Bahnhofstrasse is part of a cycle of ten art songs on poems by James Joyce that I wrote during the winter and spring of 2019.
It's an existential piece about the loss of youth. The title refers to the posh district in Zurich, Switzerland where in August 1917 Joyce suffered a sudden and painful attack of lumbago, later compounded with increasing blindness as a result of glaucoma.
The melody floats wistfully over a minimalist piano accompaniment that steadily reiterates a simple, eerie motif as the poet’s failing eyes mock his deteriorating youthfulness. In verses three and four, the middle-aged poet not only bemoans the fact that "highthearted youth comes not again," but that he's also not old enough to possess the "old heart's wisdom" that comes with old age. It's Joyce at his best.
I later arranged Bahnhofstrasse, along with Night Piece and Strings in the Earth and Air, for SATB chorus and piano for the Washington Master Chorale's 10th Anniversary Season opening concert. They premiered on October 27, 2019 at the Church of the Epiphany in Washington, D.C. under the direction of my friend Thomas Colohan, artistic director of the Chorale.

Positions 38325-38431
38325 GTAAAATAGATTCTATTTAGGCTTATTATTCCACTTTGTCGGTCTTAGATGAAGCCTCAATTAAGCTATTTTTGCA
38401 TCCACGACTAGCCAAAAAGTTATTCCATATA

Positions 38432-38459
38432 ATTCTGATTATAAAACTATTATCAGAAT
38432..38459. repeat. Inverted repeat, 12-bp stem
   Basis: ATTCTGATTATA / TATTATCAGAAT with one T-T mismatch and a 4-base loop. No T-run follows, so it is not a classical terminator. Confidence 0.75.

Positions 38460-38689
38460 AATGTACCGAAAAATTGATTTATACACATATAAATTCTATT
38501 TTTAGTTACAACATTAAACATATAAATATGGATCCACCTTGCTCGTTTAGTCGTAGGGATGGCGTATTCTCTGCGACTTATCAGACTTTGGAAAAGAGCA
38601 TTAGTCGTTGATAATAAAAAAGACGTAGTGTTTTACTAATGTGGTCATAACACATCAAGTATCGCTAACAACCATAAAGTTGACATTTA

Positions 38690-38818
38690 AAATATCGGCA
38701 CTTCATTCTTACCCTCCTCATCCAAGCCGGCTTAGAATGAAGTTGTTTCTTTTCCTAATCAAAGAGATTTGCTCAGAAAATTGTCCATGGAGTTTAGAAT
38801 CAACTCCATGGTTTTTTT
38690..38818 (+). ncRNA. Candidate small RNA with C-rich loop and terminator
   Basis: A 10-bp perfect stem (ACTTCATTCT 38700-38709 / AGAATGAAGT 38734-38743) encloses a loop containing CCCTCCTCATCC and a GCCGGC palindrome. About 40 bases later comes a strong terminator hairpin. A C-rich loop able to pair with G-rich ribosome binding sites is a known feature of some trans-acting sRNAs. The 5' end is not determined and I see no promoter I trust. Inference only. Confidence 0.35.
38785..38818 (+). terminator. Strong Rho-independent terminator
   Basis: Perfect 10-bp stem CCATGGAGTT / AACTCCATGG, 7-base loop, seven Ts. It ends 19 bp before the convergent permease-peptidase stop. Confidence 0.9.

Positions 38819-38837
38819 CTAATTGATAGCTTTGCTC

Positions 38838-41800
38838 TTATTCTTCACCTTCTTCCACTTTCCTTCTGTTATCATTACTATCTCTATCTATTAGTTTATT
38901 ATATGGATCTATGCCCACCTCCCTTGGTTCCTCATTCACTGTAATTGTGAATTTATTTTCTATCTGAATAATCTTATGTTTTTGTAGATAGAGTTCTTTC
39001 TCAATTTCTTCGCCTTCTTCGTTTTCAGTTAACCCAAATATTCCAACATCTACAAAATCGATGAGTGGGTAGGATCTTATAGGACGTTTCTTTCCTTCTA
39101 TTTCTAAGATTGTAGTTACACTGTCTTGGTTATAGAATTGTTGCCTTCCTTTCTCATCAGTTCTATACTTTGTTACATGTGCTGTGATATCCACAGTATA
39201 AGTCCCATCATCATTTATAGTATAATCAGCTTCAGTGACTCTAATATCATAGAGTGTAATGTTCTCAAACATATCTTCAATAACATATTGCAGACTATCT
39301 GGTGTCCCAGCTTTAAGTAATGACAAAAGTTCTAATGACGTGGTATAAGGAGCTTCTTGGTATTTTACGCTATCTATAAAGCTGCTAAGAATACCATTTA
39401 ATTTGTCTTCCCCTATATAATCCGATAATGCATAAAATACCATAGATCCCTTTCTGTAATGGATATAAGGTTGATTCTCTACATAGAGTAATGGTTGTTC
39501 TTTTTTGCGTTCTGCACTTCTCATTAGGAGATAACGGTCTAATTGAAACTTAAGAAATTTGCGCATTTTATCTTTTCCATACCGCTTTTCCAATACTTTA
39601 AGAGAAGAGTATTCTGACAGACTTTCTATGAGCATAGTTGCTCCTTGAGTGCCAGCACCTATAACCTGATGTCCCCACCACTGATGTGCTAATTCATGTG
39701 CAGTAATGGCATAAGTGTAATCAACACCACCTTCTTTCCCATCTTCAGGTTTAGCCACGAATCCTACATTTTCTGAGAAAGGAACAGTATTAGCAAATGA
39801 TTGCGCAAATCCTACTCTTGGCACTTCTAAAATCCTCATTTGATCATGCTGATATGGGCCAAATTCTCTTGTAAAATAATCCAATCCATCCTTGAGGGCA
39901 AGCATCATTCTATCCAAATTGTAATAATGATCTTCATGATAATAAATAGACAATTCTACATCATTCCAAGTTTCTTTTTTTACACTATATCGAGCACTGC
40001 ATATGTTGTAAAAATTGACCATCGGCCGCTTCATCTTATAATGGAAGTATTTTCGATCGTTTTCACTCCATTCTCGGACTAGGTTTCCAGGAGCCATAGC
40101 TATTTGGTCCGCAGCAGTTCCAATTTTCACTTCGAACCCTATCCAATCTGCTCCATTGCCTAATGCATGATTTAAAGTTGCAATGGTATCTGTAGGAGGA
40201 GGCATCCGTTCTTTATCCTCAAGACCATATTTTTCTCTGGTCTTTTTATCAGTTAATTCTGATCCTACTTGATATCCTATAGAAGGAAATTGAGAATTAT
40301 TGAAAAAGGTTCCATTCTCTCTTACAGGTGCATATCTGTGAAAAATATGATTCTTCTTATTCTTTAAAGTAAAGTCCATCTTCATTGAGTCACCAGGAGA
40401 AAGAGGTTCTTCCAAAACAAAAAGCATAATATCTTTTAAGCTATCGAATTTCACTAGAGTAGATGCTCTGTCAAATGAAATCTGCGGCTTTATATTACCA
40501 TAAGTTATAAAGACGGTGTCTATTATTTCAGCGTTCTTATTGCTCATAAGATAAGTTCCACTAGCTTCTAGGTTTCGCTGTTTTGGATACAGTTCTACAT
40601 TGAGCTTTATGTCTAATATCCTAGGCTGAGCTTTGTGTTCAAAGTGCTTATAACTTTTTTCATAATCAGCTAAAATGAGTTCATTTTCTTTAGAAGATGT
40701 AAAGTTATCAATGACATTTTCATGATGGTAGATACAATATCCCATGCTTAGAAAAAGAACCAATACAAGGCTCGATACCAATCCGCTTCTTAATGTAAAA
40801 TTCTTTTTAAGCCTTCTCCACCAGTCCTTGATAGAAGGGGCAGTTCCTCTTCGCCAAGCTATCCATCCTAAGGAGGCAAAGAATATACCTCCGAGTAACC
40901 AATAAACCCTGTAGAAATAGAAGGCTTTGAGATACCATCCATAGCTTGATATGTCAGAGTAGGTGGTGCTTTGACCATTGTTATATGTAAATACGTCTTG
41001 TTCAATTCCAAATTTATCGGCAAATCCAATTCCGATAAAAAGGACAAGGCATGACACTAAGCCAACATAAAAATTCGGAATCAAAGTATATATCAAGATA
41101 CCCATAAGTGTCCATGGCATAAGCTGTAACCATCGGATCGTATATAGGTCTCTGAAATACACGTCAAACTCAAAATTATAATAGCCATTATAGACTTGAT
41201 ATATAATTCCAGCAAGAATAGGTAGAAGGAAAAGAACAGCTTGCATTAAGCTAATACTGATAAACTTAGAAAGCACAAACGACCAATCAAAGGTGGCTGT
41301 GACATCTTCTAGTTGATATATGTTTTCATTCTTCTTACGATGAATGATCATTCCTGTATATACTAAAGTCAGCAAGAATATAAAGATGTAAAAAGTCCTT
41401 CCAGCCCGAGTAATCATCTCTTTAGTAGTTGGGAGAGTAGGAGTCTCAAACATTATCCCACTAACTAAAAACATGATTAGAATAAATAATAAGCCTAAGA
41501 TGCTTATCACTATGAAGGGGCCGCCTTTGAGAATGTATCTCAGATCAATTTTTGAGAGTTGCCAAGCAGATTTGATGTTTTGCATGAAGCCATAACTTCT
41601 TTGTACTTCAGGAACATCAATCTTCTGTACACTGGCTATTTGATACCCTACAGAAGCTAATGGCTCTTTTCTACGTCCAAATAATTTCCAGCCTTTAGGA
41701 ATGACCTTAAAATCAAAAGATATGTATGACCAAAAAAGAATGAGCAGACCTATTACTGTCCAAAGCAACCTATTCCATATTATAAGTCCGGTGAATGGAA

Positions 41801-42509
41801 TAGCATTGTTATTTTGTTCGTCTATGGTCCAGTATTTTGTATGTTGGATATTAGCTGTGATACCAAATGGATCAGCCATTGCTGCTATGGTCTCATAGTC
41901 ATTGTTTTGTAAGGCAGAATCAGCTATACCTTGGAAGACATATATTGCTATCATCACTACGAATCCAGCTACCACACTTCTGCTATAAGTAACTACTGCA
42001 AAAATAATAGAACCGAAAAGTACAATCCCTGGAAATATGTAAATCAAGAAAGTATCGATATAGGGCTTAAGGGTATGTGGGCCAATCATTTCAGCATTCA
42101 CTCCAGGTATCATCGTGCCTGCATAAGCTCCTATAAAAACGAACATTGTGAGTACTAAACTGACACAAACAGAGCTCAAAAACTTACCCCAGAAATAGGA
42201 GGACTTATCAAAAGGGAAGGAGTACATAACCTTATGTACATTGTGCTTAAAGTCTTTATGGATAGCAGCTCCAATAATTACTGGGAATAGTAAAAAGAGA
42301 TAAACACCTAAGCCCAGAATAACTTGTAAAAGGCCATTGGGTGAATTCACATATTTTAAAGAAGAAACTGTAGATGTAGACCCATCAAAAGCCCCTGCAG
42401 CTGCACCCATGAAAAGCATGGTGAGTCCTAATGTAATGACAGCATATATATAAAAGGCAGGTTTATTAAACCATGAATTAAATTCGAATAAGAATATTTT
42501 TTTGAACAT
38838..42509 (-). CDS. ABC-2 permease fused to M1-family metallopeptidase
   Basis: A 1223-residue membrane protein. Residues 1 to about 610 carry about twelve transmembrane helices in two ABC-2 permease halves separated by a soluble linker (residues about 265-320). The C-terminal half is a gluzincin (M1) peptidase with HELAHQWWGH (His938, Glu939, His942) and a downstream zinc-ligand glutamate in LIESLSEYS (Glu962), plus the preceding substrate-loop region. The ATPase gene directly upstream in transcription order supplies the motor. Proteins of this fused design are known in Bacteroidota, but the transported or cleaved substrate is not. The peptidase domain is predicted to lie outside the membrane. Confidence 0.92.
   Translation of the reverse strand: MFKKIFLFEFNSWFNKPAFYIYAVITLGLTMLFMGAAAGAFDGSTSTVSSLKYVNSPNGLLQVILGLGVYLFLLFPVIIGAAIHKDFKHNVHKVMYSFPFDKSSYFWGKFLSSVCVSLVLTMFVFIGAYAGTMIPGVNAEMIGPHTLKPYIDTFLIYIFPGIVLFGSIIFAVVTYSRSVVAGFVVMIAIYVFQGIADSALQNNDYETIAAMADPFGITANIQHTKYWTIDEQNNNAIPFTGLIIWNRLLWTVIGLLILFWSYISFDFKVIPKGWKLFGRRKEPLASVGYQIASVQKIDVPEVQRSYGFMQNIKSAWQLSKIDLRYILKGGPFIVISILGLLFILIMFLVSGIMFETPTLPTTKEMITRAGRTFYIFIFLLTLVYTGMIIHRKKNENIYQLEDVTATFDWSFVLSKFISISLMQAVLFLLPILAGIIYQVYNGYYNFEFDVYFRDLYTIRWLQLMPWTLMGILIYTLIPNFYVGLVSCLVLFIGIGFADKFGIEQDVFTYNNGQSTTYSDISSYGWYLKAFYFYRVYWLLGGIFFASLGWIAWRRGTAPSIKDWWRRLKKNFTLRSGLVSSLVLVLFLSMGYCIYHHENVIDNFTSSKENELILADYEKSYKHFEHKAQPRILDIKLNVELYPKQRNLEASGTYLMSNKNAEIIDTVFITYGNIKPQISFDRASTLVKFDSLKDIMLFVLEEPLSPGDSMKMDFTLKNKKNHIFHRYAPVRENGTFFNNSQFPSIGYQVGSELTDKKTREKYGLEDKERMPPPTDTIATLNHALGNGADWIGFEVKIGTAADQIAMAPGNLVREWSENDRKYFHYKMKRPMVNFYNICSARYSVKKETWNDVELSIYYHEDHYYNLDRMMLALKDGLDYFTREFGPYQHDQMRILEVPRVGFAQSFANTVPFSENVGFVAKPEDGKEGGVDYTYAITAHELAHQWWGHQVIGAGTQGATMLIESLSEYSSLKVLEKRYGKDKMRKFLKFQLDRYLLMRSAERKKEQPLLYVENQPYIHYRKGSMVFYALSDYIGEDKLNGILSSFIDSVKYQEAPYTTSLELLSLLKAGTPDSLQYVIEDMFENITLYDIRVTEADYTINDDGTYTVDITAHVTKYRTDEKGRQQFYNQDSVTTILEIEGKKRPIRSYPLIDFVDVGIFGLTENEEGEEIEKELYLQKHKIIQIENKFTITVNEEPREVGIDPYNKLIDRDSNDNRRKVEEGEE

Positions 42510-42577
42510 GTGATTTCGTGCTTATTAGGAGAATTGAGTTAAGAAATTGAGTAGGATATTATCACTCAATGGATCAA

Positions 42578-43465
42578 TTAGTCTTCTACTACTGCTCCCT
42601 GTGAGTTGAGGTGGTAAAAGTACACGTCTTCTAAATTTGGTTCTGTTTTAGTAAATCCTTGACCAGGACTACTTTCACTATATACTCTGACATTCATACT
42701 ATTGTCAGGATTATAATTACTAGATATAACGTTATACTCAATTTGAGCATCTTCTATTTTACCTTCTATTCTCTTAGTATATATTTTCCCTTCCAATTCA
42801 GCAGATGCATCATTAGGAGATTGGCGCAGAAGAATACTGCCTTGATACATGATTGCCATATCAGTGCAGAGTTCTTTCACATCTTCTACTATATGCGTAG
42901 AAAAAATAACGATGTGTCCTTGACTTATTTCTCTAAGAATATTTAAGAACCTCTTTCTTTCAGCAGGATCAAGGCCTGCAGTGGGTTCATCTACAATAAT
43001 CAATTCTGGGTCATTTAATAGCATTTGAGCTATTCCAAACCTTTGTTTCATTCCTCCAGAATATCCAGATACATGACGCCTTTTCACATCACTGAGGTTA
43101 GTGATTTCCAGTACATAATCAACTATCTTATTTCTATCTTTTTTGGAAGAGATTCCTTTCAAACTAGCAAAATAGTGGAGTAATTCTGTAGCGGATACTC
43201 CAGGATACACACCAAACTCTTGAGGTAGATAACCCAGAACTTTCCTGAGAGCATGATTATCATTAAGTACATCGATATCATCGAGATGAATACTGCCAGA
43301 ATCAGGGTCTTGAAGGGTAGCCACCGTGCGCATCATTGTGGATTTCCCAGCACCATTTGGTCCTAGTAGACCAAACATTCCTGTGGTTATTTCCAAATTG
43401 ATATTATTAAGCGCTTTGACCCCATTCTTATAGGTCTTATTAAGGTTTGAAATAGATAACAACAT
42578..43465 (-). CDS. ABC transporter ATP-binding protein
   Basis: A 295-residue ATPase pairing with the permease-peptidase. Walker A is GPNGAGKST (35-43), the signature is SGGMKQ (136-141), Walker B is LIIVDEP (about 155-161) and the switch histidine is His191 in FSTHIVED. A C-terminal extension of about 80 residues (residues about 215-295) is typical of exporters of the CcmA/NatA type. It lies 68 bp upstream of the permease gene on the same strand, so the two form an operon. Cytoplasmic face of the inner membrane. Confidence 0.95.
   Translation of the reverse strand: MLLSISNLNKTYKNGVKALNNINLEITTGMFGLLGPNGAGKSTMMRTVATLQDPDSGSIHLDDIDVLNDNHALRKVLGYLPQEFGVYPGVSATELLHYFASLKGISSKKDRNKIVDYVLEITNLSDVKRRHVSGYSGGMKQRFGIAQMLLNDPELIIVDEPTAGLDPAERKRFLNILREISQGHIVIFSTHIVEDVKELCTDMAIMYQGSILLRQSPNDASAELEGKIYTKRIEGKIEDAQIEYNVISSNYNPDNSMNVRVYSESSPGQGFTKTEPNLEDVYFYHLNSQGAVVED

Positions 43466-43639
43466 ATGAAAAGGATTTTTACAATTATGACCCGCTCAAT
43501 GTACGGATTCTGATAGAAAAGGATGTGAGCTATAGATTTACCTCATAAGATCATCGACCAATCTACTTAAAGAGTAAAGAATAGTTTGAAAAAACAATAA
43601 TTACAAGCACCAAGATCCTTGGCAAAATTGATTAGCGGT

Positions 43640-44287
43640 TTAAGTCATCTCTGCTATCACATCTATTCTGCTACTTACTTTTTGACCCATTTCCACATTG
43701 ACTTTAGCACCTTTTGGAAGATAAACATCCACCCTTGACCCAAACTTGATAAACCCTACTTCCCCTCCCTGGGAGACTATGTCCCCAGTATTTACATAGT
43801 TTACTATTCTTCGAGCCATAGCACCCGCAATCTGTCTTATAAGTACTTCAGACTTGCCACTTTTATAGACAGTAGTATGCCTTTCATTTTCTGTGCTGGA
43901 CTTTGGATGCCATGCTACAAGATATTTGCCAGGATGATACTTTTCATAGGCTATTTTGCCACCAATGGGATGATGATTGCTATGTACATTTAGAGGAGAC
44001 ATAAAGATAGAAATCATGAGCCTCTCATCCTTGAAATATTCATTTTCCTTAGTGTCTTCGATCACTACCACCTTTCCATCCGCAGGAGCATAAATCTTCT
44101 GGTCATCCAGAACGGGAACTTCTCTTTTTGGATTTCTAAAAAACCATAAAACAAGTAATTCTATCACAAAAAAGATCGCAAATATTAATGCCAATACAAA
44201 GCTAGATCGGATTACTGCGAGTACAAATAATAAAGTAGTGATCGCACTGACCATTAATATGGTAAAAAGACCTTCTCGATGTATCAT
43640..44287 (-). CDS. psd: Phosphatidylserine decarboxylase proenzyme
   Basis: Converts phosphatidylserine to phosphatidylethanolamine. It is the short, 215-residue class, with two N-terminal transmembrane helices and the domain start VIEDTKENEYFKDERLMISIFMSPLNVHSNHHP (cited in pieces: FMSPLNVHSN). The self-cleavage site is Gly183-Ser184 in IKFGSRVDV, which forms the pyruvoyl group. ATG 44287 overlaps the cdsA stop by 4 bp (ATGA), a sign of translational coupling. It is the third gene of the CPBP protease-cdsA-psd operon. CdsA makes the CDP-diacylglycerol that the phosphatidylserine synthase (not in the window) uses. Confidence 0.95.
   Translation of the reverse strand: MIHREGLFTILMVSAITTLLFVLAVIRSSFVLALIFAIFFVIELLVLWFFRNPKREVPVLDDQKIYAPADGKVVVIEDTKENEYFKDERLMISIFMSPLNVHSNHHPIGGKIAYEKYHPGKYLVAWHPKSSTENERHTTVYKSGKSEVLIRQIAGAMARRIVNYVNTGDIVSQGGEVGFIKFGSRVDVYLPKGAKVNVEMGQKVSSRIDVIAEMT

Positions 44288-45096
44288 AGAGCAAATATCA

Bahnhofstrasse is also available as part of three compilations:
The eyes that mock me sign the way
Whereto I pass at eve of day.
Grey way whose violet signals are
The trysting and the twining star.
Ah star of evil! star of pain!
Highhearted youth comes not again.
Nor old heart's wisdom yet to know
The signs that mock me as I go.
James Joyce, 1882 - 1941
YEAR OF COMPOSITION
High Voice Solo and Piano
Medium Voice Solo and Piano
SATB Chorus and Piano
American Society of Composers, Authors and Publishers (ASCAP)
PURCHASE SHEET MUSIC
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